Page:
Philanthropy and partnerships are central to Jenny Holloway's most recent business venture - Fashion Enter. So much so, in fact, that in 2016 she won the 'Not For Profit and Social Enterprise Women In Business' award hosted by Forward Ladies.
Her background is, however, in fashion buying, and it was an unexpected turn of events that led her down the not for profit path.
Having worked in top jobs at Littlewoods, Arcadia and Marks & Spencer, Holloway founded her own label in 1991. After 10 successful years, she approached a competitor about a merger. An agreement was made, but at the 11th hour, the other party reneged.
This was a turning point for Holloway: “It was a real game changer,” she says. “We nearly lost everything. We had two children and the third was on the way. We had to start all over again from the beginning, and because of what I'd been through I decided to focus on giving other people in the industry a leg up - I wanted to make sure they didn't make the mistakes I did.”
Her first step was to approach the London Development Agency. She worked with Business Link for London and the London Fashion Forum, advising young designers and helping them start their careers.
At this point, knowing she would never return to the commercial world, Holloway progressed her offering by opening a shop in Croydon where these designers could sell their items.
“We were making recommendations to them about getting garments made and they were coming back to us in tears telling us that they'd been ripped off. So we decided to open up our own sampling service.”
While enabling others is a huge part of her business model, Holloway is more than comfortable with admitting when she is out of her depth. Despite having decided to branch out into this field, Holloway admits, “I didn't have a clue about production.”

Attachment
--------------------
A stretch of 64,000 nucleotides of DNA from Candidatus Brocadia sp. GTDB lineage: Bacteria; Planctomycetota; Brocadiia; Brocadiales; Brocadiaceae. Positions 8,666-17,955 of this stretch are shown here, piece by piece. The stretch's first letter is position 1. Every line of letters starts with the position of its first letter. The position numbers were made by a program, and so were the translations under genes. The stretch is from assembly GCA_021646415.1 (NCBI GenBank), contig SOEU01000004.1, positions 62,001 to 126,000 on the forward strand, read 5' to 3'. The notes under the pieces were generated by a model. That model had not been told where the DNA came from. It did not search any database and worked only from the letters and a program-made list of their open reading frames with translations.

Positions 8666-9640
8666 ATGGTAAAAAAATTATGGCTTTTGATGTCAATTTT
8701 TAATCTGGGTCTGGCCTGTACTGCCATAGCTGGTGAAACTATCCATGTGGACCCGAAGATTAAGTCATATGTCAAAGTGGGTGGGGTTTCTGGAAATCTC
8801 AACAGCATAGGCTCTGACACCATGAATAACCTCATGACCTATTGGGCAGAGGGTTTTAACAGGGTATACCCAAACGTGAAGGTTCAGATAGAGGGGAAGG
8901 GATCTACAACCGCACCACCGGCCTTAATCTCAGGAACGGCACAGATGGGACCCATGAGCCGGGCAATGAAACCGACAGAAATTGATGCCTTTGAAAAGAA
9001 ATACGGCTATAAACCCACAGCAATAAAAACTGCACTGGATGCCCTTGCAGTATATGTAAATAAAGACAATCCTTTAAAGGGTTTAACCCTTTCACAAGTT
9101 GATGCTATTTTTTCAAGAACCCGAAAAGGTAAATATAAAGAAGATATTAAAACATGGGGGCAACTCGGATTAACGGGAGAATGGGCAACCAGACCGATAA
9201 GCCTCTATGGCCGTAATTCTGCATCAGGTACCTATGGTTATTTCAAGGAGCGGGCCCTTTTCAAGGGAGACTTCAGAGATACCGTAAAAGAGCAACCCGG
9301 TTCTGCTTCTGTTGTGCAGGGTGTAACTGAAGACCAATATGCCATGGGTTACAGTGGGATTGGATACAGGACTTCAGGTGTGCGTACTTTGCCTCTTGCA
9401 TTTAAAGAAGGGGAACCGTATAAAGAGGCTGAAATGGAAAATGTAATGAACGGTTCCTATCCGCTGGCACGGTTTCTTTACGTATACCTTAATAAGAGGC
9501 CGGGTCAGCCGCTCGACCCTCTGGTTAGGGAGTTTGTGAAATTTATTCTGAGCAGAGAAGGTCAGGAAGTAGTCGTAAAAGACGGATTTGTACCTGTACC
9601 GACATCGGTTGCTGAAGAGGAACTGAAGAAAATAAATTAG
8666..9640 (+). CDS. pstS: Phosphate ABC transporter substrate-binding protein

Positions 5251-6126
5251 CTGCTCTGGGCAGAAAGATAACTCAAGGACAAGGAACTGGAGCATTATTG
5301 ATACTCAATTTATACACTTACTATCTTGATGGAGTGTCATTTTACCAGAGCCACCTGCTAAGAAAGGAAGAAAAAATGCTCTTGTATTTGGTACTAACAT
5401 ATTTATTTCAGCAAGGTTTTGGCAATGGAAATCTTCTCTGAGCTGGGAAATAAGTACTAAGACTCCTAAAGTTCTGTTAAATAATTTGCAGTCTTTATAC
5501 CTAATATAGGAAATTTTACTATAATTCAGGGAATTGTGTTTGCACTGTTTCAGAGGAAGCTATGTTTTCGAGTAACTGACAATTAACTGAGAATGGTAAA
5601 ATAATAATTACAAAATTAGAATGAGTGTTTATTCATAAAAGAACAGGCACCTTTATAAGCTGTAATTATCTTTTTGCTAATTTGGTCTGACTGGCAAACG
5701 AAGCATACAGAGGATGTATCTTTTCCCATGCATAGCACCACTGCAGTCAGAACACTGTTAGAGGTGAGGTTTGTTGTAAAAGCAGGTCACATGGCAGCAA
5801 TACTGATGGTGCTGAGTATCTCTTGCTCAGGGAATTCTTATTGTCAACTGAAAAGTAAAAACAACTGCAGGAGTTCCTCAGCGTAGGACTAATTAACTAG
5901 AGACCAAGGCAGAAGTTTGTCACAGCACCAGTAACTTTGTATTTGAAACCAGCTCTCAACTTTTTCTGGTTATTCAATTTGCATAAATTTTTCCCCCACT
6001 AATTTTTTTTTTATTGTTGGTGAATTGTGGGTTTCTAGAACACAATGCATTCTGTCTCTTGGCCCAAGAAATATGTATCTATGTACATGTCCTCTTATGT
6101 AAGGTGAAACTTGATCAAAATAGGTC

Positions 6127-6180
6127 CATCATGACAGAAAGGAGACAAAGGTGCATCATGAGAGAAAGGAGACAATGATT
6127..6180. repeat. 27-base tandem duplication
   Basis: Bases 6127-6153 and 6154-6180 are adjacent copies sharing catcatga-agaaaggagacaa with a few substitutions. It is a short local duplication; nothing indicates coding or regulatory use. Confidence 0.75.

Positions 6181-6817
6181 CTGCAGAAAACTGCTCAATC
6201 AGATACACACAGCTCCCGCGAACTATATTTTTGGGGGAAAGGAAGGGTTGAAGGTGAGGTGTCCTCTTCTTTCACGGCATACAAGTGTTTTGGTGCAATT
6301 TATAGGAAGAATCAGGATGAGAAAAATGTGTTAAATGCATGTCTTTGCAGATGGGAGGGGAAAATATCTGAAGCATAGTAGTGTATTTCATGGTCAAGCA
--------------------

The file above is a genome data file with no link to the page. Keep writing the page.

So she reached out to an old contact: “There was a gentleman that I'd met when we were doing our own collection about 15 years ago and he'd been fantastic - providing me with relevant advice and networking me to machinists. I just rang him up and said, “You've got to help me, Michael!””
So how did she maintain these professional relationships over such a long period of time? “I'm a great believer in picking up the phone. I often feel that email doesn't get the job done. You really have to have relationships with people and people have to trust you. Social networking and media both have an important role to play, but if you want meaningful relationships in business, people have to really know you.”
Social networking and media both have an important role to play, but if you want meaningful relationships in business, people have to really know you.
In the same way that she's not afraid to ask for support, Holloway knows when and how to put herself out there. This is perfectly illustrated by the way in which a collaboration with ASOS, which brought the company to the scale it operates at today, came about.
“About 10 years ago our young designers were showcasing on ASOS and we were making the press samples for them. So I approached them and said: “It's all about fast-track production now - you need a factory.” So they invested £230,000 in us to open one up. How amazing is that?”
With more than 100 employees and many impressive clients, the enterprise now offers mentoring, apprenticeships and highly sought-after professional qualifications in the fashion industry.
So what characteristics of her own does she think helped to enable this? “I'm a big believer in integrity and honesty. People know that if they ask me for an opinion I'm not going to give them any flannel,” she says.
“My view is if you don't want an honest answer to a question then don't ask me. In turn, people know my word is my bond. I think that's one of reasons I've maintained so many long-term connections, and these are in turn what have contributed to our success. And of course, I wouldn't have achieved a fraction of what I have without our staff - who are all such dynamic team players.”